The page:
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Aari McDonald's uninterrupted persistence for the Atlanta Dream

Aari McDonald's uninterrupted persistence for the Atlanta Dream

To put it bluntly, the Atlanta Dream were a mess last season. Off-court drama, season-long suspensions and poor play culminated in one of the worst seasons in Atlanta's franchise history.

Things are different for the Dream in 2022. Tanisha Wright's established a hard-nosed defensive identity that's embodied by the roster. The team features more veteran players and is led by the top selection in the 2022 WNBA Draft, Rhyne Howard.

Howard has rightfully taken many of the headlines out of Atlanta, as she has all but locked up the Rookie of the Year award and has a good chance at an All-Star nod. Howard's off-ball play and shooting gravity have made her an incredibly lethal and dynamic offensive outlet from day one, with the potential for extremely high levels of shot creation.

However, lately, the play of Aari McDonald has shone through in droves. The No. 3 overall pick in 2021, McDonald struggled to find her footing last season as a rookie, but the flashes of yesteryear have parlayed into more consistent creation and play in 2022.

McDonald was already playing more this year and had cemented a higher place in the rotation, but with Erica Wheeler out due to an injury suffered against the Seattle Storm, McDonald's commanded an even greater chunk of playing time and usage. While Wheeler's absence hurts a great deal in the moment (get well soon!), McDonald's expanded role has turned my head.

There are viable reasons for McDonald to come off the bench: Kristy Wallace has a bit more size, and she and Wheeler have fit pretty well together as a starting backcourt. Wallace is more of an off-ball guard and ball-mover, so loading up the starting lineup with all of Atlanta's shot creation can make subbing patterns a little different (not saying I necessarily agree, rather that I get the ideology).

According to PBP Stats, lineups featuring both McDonald and Wheeler outscore opposition by 9.7 points per 100 possessions, largely on the back of a stellar 83.75 defensive rating crafted in the 120 minutes they've played together. When Tiffany Hayes (a really good player) returns, it will make things even more interesting, as she's started in all but seven games she's played for Atlanta since 2014. I actually think Hayes' eventual return could lead to more Wheeler/McDonald lineups, as there'd be less worry about when it comes to staggering ball-handlers. Regardless, I can't wait for more of that duo, and I'm sure Coach Wright wants to see more too.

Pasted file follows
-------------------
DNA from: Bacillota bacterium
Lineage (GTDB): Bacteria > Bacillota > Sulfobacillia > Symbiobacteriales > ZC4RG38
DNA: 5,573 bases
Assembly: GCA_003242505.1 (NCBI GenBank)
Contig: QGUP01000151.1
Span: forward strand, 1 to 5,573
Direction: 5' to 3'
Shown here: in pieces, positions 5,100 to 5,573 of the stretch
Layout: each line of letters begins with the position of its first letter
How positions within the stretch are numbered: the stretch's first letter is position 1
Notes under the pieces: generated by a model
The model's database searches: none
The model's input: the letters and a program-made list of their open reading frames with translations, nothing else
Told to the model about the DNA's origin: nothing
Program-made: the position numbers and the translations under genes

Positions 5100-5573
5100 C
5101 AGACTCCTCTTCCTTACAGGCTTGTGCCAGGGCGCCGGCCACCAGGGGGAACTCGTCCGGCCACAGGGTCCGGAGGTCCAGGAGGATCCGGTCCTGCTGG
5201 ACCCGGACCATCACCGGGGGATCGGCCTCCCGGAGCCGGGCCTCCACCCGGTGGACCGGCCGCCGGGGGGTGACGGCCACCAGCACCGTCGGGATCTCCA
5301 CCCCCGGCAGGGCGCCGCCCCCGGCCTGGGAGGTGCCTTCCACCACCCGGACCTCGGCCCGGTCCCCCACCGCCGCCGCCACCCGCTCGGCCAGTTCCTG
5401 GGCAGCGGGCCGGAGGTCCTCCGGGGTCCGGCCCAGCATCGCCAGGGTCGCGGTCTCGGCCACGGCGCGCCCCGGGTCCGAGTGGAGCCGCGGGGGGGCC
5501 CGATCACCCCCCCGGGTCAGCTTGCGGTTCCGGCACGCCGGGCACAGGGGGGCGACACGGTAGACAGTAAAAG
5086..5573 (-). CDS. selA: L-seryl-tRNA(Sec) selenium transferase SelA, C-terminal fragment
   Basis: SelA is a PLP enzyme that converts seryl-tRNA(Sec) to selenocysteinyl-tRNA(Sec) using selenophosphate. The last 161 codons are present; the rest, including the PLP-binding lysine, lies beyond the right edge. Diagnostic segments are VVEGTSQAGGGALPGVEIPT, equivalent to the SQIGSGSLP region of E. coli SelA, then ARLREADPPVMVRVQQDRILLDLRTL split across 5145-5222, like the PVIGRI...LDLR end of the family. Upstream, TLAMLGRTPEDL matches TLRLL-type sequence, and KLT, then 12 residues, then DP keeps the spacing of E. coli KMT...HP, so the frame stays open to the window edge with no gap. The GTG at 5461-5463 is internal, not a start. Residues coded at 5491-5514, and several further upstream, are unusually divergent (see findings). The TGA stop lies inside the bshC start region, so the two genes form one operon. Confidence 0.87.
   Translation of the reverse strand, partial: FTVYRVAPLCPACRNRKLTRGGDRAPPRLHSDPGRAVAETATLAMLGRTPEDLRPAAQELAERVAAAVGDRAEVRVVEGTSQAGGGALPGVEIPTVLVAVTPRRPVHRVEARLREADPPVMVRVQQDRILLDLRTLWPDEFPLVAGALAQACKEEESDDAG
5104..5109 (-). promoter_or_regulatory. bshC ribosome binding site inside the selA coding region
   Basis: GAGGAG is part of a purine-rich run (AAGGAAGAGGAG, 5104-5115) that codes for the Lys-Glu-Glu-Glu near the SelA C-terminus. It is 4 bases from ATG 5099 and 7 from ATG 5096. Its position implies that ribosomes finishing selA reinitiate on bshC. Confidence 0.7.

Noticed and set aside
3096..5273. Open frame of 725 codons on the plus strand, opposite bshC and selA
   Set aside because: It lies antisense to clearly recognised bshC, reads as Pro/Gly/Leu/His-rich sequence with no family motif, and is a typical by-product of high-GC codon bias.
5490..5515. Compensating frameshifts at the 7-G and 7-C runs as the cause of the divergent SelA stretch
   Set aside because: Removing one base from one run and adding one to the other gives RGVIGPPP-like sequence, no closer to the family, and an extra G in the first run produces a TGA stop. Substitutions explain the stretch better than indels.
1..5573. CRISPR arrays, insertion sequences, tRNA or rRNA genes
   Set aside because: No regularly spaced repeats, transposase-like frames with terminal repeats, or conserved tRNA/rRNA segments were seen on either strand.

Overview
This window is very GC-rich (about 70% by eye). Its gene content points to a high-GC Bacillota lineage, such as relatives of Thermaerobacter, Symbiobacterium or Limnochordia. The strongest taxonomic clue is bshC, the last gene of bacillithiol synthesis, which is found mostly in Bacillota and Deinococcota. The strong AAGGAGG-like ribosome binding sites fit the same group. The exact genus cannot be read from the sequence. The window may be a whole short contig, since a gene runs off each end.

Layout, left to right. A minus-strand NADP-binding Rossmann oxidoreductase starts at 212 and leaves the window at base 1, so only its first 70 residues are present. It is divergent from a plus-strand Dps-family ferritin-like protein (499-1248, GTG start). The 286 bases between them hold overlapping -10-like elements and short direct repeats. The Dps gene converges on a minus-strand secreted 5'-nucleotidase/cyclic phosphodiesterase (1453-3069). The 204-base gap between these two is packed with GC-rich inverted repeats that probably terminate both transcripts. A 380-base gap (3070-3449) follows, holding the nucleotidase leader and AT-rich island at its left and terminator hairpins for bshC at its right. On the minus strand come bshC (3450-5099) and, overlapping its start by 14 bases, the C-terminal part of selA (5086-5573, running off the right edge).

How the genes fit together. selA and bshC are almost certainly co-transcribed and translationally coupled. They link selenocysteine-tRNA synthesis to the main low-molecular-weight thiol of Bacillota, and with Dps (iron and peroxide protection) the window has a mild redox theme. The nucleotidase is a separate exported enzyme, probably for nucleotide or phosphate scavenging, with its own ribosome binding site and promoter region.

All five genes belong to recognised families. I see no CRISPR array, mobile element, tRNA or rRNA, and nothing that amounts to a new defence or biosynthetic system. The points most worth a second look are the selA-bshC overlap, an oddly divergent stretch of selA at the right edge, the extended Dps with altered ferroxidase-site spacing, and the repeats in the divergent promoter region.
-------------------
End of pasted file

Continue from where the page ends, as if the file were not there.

McDonald's confidence has been awesome to see. She scored 15 points just three times last year; it was her season-high as a rookie. This year, she has already surpassed that three times. In her three games as a starter, McDonald is averaging 17.3 points per game on 56.2% True Shooting along with 5.0 assists per game.

The best way I've found to describe Aari's game is uninterrupted. She is always moving on or off the ball. If she's walled off, she's pivoting and heading a new direction or moving the ball, but she's also been quite good at picking her spots to attack the basket. Despite her small stature, she puts a dent in the defense in a way no one else does for the Dream. Her swarming nature collapses lanes and opens pathways for off-ball players to attack that wouldn't be there without her ability to generate paint touches and rim pressure.